• Culture media are placed within the chamber by means of an airlock which can be evacuated and refilled with N2. 
  • From the airlock the media are placed within the main chamber. Any O2 in the media is slowly removed by reaction with the H2, forming water; this reaction is aided by a palladium catalyst. 
  • After being rendered oxygen-free, the media are inoculated within the chamber (by means of the glove ports) and incubated (also within the chamber).
  • It has Glove ports and rubber gloves that allow the operator to perform manipulations within the chamber. 


  1. Airlock with inner and outer doors. 
  2. Media are placed within the airlock with the inner door remaining sealed.
  3. Air is removed by a vacuum pump connection and replaced with N2 through. 
  4. The inner door is opened and the media are placed within the main chamber, which contains an atmosphere of H2 + CO2 + N2. 
  5. A circulator circulates the gas atmosphere through pellets of a palladium catalyst, causing any residual oxygen in the media to be used up by reaction with H2. 
  6. After media have become completely anaerobic they can be inoculated and placed in an incubator located within the chamber.
Cultivation of Anaerobic Bacteria using Anaerobic chamber
Cultivation of Anaerobic Bacteria using Anaerobic chamber

Cultivation of Anaerobic Bacteria using Gas pack

  • Gas packs can generate CO2 also and are generally used in place of candle jars. 
  • The packet consists of a bag containing a Petri plate and CO2 gas generator. 
  • The gas generator is crushed to mix the chemicals it contains and start the reaction that produces CO2. This gas reduces the oxygen concentration in the bag to about 5% and provides CO2 concentration of about 10%.


  1. Media are inoculated and then placed in the jar. 
  2. Water is added to the GasPak generator envelope, causing the evolution of H2 and CO2.
  3. The H2 reacts with O2 on the surface of the palladium catalyst, forming water and establishing anaerobic conditions. 
  4. The CO2 aids growth of fastidious anaerobes which sometimes fail to grow, or grow only poorly, in its absence. 
  5. An anaerobic indicator strip (a pad saturated with methylene blue solution) changes from blue to colorless in the absence of oxygen.
Cultivation of Anaerobic Bacteria using Gas pack
Cultivation of Anaerobic Bacteria using Gas pack

Cultivation of Anaerobic Bacteria using Anaerobic Jar

  • Anaerobic jar is a heavy- walled jar with a gas tight seal within which tubes, plates, or other containers to be incubated are placed along with H2 and CO2 generating system (GasPak system).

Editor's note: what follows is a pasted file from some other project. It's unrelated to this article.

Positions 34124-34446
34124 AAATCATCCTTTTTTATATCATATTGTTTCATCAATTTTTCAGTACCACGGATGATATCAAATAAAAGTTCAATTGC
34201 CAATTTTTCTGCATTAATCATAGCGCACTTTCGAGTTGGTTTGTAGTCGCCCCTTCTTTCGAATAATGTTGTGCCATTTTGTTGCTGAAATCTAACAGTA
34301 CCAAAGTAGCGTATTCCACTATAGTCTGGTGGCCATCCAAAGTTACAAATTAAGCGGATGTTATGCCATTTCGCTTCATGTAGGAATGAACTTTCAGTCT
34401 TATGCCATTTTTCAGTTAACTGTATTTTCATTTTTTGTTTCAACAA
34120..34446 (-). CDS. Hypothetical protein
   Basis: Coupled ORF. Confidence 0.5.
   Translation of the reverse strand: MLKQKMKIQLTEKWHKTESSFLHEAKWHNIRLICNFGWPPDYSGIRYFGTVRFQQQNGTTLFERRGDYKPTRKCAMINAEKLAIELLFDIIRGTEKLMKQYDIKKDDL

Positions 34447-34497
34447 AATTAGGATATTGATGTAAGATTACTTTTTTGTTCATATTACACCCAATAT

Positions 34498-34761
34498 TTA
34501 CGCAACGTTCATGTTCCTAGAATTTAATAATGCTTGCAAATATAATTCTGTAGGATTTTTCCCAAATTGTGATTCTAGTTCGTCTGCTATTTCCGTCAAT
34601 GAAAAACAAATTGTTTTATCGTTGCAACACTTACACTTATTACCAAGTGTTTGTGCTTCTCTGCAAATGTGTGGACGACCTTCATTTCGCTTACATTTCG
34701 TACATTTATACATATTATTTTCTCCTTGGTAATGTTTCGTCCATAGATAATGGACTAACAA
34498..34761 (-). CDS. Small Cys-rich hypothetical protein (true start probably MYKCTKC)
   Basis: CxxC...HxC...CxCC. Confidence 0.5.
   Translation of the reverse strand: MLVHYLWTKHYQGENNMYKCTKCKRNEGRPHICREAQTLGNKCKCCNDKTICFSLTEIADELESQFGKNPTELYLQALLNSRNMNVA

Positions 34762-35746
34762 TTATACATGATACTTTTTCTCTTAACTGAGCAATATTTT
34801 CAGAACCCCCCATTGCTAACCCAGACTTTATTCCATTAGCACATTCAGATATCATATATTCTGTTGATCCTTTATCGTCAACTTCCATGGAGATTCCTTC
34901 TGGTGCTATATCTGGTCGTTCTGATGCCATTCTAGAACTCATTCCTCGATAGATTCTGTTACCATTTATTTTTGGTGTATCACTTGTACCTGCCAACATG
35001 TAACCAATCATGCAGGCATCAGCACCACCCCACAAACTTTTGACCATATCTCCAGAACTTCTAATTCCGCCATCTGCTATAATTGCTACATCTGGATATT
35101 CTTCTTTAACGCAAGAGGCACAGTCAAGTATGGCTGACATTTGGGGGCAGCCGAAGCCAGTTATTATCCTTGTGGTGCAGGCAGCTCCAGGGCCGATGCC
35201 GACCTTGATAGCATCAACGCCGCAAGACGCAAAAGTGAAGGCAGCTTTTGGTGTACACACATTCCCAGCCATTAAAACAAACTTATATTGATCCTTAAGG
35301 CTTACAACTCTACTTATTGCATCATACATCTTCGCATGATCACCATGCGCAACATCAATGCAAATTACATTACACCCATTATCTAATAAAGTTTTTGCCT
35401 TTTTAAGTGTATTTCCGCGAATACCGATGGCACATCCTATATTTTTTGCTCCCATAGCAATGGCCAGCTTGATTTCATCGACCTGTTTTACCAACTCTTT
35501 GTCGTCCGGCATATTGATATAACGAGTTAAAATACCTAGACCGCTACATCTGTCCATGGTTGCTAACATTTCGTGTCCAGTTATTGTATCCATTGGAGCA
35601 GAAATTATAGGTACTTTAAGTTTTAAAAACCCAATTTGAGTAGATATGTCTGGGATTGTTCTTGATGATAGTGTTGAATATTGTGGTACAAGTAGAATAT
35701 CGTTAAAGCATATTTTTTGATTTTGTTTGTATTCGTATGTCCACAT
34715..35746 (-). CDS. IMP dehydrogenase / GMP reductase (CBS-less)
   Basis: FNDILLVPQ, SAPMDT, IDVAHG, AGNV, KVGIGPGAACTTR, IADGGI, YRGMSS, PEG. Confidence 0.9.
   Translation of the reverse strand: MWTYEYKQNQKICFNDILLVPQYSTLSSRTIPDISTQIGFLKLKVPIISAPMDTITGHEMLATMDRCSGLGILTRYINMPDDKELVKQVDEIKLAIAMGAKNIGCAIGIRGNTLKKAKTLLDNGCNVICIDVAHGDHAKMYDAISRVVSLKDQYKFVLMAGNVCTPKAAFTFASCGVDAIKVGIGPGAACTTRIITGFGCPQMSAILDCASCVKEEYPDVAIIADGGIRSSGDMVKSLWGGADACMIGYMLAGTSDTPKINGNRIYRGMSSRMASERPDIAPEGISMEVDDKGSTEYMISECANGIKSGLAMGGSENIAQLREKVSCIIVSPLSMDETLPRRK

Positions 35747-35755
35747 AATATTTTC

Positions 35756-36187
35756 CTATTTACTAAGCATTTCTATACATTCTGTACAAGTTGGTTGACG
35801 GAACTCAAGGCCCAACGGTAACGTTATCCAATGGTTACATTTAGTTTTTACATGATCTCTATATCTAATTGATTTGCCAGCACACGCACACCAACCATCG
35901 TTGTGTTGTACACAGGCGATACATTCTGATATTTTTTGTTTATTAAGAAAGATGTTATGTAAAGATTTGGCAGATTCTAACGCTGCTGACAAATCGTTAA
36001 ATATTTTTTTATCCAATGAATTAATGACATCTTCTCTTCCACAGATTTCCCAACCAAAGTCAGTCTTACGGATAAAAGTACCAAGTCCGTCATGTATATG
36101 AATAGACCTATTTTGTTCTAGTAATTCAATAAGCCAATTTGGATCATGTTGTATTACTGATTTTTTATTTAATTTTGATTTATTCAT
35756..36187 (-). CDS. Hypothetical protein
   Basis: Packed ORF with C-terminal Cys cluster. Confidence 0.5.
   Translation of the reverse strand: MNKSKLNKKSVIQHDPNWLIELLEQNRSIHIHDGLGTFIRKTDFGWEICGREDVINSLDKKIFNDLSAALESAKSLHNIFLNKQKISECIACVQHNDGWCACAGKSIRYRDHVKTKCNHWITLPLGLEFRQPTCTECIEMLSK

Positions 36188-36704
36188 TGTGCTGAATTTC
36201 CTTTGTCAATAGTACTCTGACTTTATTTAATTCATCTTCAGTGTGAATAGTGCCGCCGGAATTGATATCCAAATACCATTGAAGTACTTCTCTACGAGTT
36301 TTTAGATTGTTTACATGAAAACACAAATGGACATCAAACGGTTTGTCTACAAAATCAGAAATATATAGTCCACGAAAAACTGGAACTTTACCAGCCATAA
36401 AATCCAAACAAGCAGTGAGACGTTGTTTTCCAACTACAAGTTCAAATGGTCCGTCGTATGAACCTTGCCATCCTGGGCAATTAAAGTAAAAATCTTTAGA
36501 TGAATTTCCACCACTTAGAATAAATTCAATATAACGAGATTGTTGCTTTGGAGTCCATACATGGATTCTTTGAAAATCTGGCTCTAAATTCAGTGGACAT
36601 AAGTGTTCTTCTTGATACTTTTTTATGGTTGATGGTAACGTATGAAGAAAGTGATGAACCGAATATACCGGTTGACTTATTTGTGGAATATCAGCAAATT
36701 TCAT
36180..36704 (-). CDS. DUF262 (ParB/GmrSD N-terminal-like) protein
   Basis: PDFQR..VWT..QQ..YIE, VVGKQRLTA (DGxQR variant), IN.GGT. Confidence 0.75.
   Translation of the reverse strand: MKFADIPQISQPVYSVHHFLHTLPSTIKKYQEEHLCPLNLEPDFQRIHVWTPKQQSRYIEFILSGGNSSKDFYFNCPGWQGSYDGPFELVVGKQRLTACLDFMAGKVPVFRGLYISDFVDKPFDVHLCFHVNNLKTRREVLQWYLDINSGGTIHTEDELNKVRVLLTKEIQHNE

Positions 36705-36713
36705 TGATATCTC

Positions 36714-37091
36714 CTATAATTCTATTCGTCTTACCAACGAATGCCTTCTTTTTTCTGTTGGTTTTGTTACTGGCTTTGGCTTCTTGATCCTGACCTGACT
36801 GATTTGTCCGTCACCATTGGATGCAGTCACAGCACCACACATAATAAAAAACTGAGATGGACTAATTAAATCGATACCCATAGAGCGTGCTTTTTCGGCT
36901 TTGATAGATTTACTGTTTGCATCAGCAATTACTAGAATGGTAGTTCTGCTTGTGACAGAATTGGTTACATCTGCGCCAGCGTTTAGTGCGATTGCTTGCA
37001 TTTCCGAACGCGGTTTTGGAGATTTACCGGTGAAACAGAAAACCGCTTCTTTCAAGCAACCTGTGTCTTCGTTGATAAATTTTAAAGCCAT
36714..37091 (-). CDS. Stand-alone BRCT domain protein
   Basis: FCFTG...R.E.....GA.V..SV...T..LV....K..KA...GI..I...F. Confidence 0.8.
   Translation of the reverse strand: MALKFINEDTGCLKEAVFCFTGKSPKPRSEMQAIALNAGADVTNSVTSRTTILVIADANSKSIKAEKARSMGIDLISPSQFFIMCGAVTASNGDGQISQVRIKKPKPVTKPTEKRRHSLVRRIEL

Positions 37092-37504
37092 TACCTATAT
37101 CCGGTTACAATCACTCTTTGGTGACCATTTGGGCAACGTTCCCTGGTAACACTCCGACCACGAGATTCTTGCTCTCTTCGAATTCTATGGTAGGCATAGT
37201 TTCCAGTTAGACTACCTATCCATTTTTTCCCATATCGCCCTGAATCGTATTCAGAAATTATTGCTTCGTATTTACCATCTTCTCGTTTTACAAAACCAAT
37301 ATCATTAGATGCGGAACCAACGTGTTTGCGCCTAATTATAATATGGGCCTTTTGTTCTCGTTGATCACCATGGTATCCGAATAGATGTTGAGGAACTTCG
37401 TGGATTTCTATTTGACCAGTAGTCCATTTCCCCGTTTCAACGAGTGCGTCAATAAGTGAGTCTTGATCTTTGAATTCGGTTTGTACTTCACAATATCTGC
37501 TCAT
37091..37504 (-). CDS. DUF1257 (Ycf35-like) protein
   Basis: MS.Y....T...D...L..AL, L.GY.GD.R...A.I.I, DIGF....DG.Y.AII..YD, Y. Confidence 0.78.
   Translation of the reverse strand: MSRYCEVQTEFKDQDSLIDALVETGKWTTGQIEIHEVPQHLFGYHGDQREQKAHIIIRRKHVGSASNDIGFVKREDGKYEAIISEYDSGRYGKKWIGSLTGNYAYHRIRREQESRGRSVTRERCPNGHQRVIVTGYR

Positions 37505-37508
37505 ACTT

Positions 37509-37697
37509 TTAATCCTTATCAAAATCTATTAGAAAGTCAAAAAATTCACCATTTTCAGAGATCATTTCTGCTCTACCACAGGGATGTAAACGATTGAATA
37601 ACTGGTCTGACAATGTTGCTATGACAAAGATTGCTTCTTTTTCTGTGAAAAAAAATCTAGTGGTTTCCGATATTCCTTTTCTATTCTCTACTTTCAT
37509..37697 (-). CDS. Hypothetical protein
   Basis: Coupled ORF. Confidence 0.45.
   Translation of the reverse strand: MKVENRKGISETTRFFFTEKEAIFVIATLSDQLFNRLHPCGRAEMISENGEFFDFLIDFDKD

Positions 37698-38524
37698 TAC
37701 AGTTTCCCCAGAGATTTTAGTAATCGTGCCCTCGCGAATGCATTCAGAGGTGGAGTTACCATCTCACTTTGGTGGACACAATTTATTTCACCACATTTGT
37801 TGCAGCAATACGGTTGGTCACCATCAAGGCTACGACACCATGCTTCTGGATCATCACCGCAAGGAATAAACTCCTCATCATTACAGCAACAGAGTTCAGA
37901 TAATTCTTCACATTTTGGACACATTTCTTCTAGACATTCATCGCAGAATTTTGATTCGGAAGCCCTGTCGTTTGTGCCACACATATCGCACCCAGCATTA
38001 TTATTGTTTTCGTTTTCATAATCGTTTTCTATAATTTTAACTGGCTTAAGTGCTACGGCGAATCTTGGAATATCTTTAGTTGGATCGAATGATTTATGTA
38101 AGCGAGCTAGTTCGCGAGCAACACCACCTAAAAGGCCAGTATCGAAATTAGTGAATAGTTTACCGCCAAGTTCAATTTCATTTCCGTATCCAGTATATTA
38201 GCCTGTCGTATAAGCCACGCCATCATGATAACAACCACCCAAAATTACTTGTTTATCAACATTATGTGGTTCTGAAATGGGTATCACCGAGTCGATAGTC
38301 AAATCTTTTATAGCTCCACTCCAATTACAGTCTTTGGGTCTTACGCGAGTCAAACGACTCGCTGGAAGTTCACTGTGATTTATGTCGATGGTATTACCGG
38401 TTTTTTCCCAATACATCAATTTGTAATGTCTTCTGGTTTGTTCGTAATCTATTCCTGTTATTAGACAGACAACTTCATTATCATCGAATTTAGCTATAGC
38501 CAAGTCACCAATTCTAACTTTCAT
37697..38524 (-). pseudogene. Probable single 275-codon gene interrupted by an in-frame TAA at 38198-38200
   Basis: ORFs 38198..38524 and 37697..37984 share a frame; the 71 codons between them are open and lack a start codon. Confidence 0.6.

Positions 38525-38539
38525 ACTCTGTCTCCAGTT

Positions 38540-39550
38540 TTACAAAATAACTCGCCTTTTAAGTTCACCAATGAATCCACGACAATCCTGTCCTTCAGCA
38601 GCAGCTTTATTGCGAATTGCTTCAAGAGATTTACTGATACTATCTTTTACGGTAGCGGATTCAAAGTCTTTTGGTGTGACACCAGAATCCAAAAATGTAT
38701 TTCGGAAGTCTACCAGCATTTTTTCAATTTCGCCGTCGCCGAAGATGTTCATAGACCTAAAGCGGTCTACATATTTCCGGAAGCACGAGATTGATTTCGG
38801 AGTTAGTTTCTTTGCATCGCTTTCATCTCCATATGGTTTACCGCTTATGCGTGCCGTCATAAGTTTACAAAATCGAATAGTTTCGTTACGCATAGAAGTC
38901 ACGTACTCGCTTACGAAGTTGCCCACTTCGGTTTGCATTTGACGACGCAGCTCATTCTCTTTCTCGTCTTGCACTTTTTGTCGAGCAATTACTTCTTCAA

• Nonstringent anaerobes can be cultured within an anaerobic jar.
  • Inoculated media are placed in the jar along with an H2 + CO2 generating system. 
  • After the jar is sealed, the oxygen present in the atmosphere within the jar, as well as that dissolved in the culture medium, is gradually used up through reaction with the hydrogen in the presence of a catalyst.
  • An Anaerobic Jar consists of the following components; The GasPak Anaerobic System with inoculated Petri dishes, the GasPak generator envelope, and the anaerobic indicator strip.
  • Sodium bicarbonate and sodium borohydride are mixed with a small amount of water to produce CO2 and H2 within the Anaerobic Jar.
  • A palladium catalyst is used in the jar which combines with the O2 in the jar and the H2 to remove O2.
Cultivation of Anaerobic Bacteria using Anaerobic Jar
Cultivation of Anaerobic Bacteria using Anaerobic Jar

Cultivation of Anaerobic Bacteria using Candle jar

  • Many microphiles are also capnophiles (as they require an elevated concentration of carbon dioxide), they can be easily cultivated in the laboratory by using a candle jar.
  • A candle jar is a container into which a lit candle is introduced before sealing the container’s airtight lid. 
  • The candle’s flame burns until extinguished by oxygen deprivation, which creates a carbon dioxide-rich, oxygen-poor atmosphere in the jar. 
  • Many labs also have access directly to carbon dioxide and can add the desired carbon dioxide levels directly to incubators where they want to grow microaerophiles. 
  • Candle jars are used to grow bacteria requiring an increased CO2 concentration (capnophiles). 
  • Candle jars increase CO2 concentrations and still leave some O2 for aerobic capnophiles.
Cultivation of Anaerobic Bacteria using Candle jar
Cultivation of Anaerobic Bacteria using Candle jar

Cultivation of Anaerobic Bacteria Biological method

Anaerobic conditions can be established by following this Biological method

  • One half of the solid medium in the Petri´s dish is inoculated with the tested sample.
  • The second half is inoculated with Serratia marcescens – aerobic bacteria able to produce an anaerobic environment by the consumption of oxygen. 
  • Petri dish is sealed with the wax or parafin and cultured in aerobic environment.